• Facts about Cotton

    Facts about Cotton

    Cotton is the oldest crop and is the backbone of the fashion industry. The first mention and use of cotton was in India. However, it had its breakthrough at the start of the 19th century when textile manufacturing was gaining traction. Today, more than a third of all fabrics are made from cotton, like cotton bags. Cotton cultivation is done on a large scale and in different parts of the world but mainly in the tropical regions. This is because cotton thrives in hot climates.

    Why not also read: Where is Cotton Grown?

    Cotton is the preferred textile in the world by many manufacturers and customers alike. But have you ever asked yourself why this is so? Well, below are a few fun facts to help you appreciate cotton even more.

    Every bit of the cotton plant is used

    The primary reason for growing cotton is for fibre. But other plant parts have use as well. The seeds are used as animal feeds and also produce cottonseed oil for human consumption. On the other hand, cotton plant stalks are replanted after harvesting. As such, nothing goes to waste.

    Cotton Gin isn’t a drink

    Gin is a term used to refer to alcoholic drinks. But in the case of cotton, gin refers to a machine used to extract cotton fibres from cotton seeds.

    Cotton is made up of cellulose

    The digestive system of human beings is not designed to digest cellulose. However, ruminants including horses and cattle digest it with ease courtesy of an enzyme present in their system which breaks it down to sugars.

    Numbers describe yarns

    The soft, thin and fine yarn has a higher number than coarse and thick cotton. This means that a 32 yarn and is finer and softer than a 16 yarn (even twice as soft).

    Cotton is grown all over the world

    Cotton is grown in countries including China, India, the U.S, and Pakistan. According to a study done in 2017, these countries were rated the top cotton producers in the world.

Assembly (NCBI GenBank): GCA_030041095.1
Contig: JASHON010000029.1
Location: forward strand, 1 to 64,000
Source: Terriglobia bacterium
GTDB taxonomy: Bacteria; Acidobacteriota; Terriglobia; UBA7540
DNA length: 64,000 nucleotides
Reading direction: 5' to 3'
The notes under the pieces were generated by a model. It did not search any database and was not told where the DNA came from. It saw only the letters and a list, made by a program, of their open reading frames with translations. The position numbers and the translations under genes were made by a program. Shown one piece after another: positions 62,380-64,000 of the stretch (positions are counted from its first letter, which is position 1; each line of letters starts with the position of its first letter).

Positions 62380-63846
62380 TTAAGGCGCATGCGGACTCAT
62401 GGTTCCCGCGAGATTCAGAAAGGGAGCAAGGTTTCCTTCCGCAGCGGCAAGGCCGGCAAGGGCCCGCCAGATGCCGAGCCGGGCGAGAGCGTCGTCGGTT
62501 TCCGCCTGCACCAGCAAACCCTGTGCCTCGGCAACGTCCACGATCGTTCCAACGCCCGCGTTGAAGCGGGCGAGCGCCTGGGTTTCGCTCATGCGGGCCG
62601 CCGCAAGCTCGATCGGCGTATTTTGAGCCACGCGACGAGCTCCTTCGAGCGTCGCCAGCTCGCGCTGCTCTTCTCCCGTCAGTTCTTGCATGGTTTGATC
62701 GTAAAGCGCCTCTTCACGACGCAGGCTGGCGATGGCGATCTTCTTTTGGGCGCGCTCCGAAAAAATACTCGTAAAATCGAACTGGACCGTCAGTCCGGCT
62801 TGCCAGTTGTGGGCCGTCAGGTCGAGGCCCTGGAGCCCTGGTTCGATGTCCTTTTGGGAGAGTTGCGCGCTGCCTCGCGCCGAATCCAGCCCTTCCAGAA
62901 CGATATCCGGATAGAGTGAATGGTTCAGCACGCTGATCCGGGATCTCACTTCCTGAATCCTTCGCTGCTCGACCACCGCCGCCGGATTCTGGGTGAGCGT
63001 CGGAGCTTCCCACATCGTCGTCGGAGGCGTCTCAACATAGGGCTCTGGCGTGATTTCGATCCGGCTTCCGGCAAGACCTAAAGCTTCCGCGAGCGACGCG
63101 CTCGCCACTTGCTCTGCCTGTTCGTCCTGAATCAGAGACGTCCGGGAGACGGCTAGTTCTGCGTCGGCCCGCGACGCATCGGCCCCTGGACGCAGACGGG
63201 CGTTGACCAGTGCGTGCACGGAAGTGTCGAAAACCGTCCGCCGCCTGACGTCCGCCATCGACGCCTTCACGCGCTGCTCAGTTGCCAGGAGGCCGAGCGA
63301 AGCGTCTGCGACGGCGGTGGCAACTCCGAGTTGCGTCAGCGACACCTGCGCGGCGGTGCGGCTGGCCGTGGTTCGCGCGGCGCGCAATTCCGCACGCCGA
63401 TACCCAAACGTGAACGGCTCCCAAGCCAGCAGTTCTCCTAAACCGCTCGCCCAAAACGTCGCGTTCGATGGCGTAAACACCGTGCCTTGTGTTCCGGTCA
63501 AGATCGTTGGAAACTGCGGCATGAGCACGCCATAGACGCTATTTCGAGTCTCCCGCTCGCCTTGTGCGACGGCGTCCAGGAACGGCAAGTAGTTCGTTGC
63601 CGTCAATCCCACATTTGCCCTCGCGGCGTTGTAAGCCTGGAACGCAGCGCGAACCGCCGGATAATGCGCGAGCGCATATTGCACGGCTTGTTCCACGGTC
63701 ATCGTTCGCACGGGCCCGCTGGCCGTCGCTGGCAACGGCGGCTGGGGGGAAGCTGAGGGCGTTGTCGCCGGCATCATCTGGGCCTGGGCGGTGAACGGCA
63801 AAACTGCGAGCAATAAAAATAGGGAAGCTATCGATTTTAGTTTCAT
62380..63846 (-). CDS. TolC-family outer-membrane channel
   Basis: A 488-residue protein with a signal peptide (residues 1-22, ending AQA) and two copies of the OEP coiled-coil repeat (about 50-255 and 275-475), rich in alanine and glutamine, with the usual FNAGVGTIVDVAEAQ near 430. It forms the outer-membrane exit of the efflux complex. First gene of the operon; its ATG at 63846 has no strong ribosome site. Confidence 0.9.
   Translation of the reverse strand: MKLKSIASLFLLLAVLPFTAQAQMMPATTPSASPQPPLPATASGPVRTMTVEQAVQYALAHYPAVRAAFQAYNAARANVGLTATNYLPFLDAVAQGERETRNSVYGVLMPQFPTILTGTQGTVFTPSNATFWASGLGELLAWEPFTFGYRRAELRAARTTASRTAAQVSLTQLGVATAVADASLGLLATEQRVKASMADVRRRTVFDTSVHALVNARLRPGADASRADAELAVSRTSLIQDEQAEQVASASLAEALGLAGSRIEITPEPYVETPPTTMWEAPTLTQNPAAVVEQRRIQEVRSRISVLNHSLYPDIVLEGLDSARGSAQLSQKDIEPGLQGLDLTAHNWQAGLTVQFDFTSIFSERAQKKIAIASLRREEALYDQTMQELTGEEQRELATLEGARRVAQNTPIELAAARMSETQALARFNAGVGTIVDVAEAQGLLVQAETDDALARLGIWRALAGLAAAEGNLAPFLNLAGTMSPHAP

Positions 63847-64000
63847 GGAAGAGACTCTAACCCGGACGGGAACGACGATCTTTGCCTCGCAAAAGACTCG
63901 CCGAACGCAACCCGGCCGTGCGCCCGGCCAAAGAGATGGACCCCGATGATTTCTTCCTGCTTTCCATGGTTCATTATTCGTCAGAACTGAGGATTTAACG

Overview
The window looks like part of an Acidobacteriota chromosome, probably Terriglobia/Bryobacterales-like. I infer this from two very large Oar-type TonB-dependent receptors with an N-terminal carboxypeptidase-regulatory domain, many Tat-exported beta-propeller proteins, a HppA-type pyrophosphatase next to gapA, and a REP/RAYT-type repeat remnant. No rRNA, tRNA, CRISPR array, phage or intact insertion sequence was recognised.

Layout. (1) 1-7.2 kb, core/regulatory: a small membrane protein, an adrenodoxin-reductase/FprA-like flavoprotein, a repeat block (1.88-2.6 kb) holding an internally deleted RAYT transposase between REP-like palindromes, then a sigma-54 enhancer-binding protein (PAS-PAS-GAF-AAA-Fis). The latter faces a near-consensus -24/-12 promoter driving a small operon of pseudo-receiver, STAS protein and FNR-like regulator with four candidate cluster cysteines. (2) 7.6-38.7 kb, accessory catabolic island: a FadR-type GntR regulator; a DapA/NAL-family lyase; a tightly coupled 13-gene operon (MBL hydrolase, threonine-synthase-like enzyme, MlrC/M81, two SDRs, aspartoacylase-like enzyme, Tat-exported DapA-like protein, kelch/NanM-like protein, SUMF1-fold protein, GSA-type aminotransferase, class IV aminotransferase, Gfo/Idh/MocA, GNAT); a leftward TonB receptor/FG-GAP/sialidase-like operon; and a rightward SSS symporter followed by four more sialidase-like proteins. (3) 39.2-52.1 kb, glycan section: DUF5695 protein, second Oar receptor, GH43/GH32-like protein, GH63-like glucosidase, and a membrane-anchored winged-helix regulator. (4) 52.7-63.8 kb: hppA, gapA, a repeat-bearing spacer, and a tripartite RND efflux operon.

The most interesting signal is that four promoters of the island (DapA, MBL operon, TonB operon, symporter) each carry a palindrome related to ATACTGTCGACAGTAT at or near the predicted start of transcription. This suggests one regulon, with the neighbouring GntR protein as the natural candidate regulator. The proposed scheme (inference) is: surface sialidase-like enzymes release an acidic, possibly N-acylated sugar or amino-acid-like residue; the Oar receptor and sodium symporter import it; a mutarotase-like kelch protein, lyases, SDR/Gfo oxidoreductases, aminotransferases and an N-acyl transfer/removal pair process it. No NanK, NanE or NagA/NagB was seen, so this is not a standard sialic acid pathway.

Cotton has an Arabic background

    The word cotton is derived from ‘qutun’ an Arabic word. ‘Qutun’ means fine fabric. The origin of the name shouldn’t be surprising since woven fabrics made from cotton were first popular in Islamic countries.

    Cotton has a large global workforce

    When you purchase a cotton product, you support a global workforce ranging from cotton transporters, harvesters, planters, weavers, and others. The workforce comes from different political systems, religions and ethnicities.

    Cotton has a complex genetic makeup

    Of all the plants humans have domesticated for commercial use, the cotton plant has the most complicated genetic makeup. The wild cotton plant has 13 chromosome pairs, but the domesticated cotton has 26 chromosome pairs.

    Cotton seeds are salt resistant

    Wild cotton plants are wafted over oceans by strong winds. Because of this, the wild cotton can be found in different islands in the world, including the Galapagos and the Caribbean.

    Now, wild cotton wouldn’t make it so far and over salty water bodies if its coating wasn’t resistant to saltwater which leeches out water and nutrients from the seeds. It is because other plant seeds aren’t salt-resistant that they don’t make it across oceans.

    Keep the above fun facts in mind the next time you wear a soft vest, shirt or dress. Appreciate what makes cotton unique and the amount of work that goes into making the product.

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